Troubleshooting Weight Loss, Pt. 2

Posted December 4, 2013 by

Last week I talked about one of the major reasons people don’t see the weight loss that they’re expecting: the seemingly-obvious-yet-vastly-underestimated fact that often they’re not in a caloric deficit.

As I explained, no matter what you do, if you’re not eating fewer calories than you’re burning, you WILL NOT lose weight (well, unless you have some sort of tape worm infestation or flesh-eating disease, but that’s another story).

But how about for those of us who have taken the time to figure out our daily calorie expenditure and created a meal plan that is less than the previously-mentioned expenditure, yet we’re still not seeing movement on the scale?

Weight Loss Hiccup #2: You’re sneaking calories.

Hypothetically assuming that your meal plan is ideally designed to create the optimal calorie deficit for your needs, you should begin losing weight by following the plan. The problem is, a lot of people aren’t actually following their plan and don’t even realize it.

It’s not that people are completely obtuse—but it’s surprisingly easy to eat extra calories without meaning to or noticing it’s happening.

One of the main culprits is getting complacent on measurements and starting to “eyeball” stuff—particularly fats (which have more than twice the calories per gram that protein and carbs contain). Have you ever told yourself that you could estimate a tablespoon of oil as you pour it straight from the bottle onto your salad or into a shake?

Don’t lie mofo, I know you have 😉 I have been guilty of that myself as well. The problem is, no, you really can’t “eyeball” a perfect tablespoon of oil, and the difference between a tablespoon and a tablespoon and a half of oil is almost 65 calories. Just in that one little difference!

Now let’s compound that across an entire day, and then a week… you can begin to see how significant this seemingly minute measurement error can end up being.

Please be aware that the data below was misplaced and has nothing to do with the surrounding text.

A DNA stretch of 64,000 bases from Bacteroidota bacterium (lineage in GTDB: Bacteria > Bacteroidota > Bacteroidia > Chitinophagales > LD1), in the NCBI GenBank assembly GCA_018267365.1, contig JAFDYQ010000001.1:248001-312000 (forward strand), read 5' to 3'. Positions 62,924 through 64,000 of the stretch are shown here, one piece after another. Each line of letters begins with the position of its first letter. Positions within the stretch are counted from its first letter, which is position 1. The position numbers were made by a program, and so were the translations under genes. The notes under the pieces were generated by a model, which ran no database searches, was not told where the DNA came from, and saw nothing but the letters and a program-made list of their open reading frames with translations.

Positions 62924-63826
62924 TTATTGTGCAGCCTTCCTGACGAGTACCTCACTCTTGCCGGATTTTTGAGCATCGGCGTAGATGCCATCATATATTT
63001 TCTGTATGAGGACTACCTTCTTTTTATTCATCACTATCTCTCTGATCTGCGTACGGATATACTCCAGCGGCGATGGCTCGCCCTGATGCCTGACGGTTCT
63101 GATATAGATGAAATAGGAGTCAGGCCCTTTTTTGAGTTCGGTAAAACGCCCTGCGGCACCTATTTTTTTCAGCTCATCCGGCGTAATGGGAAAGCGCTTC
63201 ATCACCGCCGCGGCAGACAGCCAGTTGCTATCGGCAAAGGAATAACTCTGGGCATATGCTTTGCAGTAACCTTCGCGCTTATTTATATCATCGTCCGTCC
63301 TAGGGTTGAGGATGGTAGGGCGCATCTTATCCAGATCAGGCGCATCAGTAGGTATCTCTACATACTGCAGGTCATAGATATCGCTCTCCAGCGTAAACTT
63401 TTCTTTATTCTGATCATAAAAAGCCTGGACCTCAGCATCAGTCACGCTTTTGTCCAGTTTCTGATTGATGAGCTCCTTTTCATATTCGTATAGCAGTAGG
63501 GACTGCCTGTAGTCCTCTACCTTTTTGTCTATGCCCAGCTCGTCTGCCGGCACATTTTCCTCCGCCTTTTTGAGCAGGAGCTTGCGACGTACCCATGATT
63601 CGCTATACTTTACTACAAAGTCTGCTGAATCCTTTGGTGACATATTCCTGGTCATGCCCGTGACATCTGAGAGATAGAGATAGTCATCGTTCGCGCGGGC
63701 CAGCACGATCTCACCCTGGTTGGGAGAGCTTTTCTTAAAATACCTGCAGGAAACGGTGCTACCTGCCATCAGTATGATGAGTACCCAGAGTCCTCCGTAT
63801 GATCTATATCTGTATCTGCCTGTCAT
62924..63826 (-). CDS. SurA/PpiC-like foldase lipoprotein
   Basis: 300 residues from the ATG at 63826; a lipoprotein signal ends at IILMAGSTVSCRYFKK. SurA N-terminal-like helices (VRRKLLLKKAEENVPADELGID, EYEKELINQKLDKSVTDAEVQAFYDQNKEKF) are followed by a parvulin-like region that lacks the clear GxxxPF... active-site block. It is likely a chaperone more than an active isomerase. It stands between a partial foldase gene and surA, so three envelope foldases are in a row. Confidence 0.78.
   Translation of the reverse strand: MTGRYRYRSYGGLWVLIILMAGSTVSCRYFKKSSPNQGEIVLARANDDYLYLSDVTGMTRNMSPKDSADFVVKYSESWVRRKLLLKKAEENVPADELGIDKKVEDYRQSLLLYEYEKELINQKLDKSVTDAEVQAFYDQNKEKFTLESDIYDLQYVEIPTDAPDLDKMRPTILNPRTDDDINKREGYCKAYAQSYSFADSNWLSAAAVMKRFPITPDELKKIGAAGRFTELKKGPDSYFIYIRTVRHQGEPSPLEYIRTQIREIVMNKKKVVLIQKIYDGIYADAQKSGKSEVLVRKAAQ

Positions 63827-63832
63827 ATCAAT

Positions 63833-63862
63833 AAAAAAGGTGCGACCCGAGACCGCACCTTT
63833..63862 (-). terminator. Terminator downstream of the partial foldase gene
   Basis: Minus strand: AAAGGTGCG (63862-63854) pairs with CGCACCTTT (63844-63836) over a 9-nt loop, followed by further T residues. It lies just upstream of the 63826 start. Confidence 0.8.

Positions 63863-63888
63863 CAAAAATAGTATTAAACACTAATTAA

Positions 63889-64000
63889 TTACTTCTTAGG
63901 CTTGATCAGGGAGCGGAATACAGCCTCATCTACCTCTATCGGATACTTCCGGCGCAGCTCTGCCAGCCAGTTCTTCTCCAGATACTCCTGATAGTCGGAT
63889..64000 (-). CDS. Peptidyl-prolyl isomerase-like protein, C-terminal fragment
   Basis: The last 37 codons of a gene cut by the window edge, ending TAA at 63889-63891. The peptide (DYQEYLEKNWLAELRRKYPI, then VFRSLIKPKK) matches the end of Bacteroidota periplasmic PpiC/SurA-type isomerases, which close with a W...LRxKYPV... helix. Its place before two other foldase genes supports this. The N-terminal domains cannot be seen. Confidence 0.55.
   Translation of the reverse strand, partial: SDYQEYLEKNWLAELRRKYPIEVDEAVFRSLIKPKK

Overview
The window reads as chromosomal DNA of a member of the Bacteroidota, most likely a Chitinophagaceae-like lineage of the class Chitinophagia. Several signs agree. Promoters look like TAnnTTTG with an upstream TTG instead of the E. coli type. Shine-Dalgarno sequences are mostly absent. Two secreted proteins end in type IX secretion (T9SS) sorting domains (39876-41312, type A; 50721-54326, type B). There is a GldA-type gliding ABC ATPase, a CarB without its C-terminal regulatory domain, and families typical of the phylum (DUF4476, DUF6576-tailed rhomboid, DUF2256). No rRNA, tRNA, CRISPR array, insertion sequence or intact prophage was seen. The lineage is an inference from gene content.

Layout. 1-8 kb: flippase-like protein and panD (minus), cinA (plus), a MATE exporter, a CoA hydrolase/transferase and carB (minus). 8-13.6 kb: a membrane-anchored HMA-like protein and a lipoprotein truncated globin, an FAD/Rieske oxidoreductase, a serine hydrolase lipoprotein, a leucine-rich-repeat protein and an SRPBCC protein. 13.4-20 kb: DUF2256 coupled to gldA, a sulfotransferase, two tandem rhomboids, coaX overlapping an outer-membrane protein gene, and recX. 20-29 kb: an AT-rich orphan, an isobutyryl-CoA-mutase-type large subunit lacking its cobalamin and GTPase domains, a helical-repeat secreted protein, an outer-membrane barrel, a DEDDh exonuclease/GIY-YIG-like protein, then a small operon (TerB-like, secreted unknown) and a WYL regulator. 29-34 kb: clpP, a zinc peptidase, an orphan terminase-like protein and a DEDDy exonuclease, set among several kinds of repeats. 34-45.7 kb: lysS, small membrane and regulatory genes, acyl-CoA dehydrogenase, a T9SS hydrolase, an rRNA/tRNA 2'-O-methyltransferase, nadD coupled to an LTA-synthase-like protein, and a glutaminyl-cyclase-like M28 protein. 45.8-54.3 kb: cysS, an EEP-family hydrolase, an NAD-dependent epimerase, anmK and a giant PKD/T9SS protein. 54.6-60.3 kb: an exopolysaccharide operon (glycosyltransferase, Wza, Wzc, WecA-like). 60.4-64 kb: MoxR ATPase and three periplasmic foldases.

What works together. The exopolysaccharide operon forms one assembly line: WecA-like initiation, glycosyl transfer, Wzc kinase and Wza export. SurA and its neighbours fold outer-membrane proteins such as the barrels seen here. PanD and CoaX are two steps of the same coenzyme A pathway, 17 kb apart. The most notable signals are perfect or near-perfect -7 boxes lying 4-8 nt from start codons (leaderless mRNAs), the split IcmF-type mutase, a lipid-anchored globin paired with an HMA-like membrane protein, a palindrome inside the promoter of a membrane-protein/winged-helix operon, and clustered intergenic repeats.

Another way to sneak calories is through sauces and dressings. Often, we will add things like ketchup, bbq sauce, mayonnaise, low-fat salad dressings, etc to our meals without taking their calories into account. The problem is, they do contain calories, and when you combine this problem with the previous one, you can end up adding quite a large calorie load to your meals that can completely wipe your deficit out.

Calorie containing drinks and alcohol are yet another pitfall. I am baffled that so many people drink alcohol without considering the fact that it contains calories and then wonder why they’re not seeing results. The same goes for fruit juice, soda, and yes, even vegetable juice. Calories are calories—drinking them doesn’t negate them 😉

The most extreme version of sneaking calories I’ve ever encountered though, has to be a former athlete of mine. I was tearing my hair out trying to figure out why she wasn’t seeing the results that she should have been—we had reviewed her diet, altered things, etc and she swore she never cheated on her program, yet she had hit a plateau that she was unable to break for months.

As it turned out, she was actually SLEEP WALKING in the middle of the night, going into her kitchen pantry and eating whole jars of peanut butter on a fairly regular basis! I think it’s safe to say that ~2,000 calories of peanut butter 2-3 times per week will sure cancel out any calorie deficit you might be aiming for…

If your problem is self-sabotaging, unconscious midnight munchies, then I suggest putting padlocks on your fridge and cabinets. Otherwise, it would simply be prudent to revisit how you’re measuring out your meals and making sure to be accurate in your calorie estimates to make sure that you’re not sneaking calories and wiping out what would otherwise be a deficit.

Next time we will talk about the third hiccup to weight loss—body composition changes that mask fat loss.

Click here for part 3

Comments on Troubleshooting Weight Loss, Pt. 2 »

  1. renea

    Wonder how one would stop the sleep walking/eating episode ?